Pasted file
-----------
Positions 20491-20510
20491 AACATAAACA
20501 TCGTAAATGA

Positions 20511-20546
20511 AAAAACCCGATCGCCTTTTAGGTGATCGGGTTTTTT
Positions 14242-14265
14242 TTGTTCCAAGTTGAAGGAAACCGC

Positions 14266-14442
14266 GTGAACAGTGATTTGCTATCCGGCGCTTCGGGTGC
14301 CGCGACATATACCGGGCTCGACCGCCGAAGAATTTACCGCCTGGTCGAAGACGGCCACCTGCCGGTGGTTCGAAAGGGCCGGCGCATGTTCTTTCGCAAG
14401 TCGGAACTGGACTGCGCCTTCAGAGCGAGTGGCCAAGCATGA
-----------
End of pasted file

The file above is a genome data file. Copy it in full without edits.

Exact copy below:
Positions 20491-20510
20491 AACATAAACA
20501 TCGTAAATGA

Positions 20511-20546
20511 AAAAACCCGATCGCCTTTTAGGTGATCGGGTTTTTT
Positions 14242-14265
14242 TTGTTCCAAGTTGAAGGAAACCGC

Positions 14266-14442
14266 GTGAACAGTGATTTGCTATCCGGCGCTTCGGGTGC
14301 CGCGACATATACCGGGCTCGACCGCCGAAGAATTTACCGCCTGGTCGAAGACGGCCACCTGCCGGTGGTTCGAAAGGGCCGGCGCATGTTCTTTCGCAAG
14401 TCGGAACTGGACTGCGCCTTCAGAGCGAGTGGCCAAGCATGA